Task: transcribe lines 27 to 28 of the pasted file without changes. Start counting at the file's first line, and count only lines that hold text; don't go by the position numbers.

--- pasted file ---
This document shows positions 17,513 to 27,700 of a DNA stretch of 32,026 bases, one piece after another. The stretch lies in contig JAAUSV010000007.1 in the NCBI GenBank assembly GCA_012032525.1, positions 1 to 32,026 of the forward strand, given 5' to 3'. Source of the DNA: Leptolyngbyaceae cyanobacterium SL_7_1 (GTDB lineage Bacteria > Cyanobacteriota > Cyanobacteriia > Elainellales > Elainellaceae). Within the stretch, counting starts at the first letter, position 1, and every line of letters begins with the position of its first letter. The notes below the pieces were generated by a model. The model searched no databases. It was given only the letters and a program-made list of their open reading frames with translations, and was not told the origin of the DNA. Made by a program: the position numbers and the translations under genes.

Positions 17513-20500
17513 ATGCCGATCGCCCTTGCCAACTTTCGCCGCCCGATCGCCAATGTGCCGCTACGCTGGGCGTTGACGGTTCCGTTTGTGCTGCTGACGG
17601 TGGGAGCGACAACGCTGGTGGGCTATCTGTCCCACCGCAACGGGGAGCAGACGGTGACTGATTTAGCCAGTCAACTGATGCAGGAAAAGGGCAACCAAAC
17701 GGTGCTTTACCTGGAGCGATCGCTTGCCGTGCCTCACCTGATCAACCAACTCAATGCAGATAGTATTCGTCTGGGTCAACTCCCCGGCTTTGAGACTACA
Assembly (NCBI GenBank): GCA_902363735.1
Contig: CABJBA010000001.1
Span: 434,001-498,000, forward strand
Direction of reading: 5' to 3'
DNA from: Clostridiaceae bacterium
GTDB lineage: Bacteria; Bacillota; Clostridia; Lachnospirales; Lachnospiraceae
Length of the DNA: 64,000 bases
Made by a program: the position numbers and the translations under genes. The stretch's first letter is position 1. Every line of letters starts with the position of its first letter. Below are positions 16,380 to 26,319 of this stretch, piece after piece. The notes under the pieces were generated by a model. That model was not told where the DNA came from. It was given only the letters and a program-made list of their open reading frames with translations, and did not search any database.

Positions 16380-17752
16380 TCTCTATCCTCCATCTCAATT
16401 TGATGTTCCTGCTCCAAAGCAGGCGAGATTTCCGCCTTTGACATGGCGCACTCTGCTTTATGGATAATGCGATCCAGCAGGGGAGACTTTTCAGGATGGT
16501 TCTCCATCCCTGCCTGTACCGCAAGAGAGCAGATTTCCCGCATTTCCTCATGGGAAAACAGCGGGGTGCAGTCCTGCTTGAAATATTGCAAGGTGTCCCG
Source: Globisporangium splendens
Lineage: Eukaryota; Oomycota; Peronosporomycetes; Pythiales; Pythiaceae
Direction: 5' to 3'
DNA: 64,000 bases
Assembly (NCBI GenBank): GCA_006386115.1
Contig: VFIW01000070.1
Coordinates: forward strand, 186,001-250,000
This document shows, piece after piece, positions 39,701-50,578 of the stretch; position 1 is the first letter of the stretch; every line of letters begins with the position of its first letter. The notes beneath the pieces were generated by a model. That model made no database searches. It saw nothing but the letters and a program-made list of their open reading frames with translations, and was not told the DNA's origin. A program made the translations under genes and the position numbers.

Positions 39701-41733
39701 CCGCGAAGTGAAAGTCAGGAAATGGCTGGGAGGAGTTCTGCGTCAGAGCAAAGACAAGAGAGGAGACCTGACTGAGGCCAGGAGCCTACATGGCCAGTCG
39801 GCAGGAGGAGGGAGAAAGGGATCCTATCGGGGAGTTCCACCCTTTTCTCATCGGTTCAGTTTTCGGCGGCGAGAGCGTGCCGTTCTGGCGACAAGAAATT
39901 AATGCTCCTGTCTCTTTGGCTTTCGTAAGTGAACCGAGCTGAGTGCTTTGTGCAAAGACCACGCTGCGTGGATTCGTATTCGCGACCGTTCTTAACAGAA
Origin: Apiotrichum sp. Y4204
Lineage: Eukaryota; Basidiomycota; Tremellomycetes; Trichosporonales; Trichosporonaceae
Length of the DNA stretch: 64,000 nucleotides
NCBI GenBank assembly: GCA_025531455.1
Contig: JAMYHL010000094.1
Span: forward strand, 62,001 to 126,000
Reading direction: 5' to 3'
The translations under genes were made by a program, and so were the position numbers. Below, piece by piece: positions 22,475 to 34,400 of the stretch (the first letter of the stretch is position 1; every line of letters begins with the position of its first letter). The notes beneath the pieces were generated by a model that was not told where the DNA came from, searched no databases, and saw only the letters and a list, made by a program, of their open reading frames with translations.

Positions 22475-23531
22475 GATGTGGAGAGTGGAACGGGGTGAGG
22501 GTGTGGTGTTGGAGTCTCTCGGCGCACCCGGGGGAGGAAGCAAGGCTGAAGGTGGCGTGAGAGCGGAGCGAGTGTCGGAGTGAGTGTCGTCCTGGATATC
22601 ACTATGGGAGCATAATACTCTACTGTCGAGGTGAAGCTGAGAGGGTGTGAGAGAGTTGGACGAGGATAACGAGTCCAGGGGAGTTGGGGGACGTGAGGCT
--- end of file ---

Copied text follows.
39701 CCGCGAAGTGAAAGTCAGGAAATGGCTGGGAGGAGTTCTGCGTCAGAGCAAAGACAAGAGAGGAGACCTGACTGAGGCCAGGAGCCTACATGGCCAGTCG
39801 GCAGGAGGAGGGAGAAAGGGATCCTATCGGGGAGTTCCACCCTTTTCTCATCGGTTCAGTTTTCGGCGGCGAGAGCGTGCCGTTCTGGCGACAAGAAATT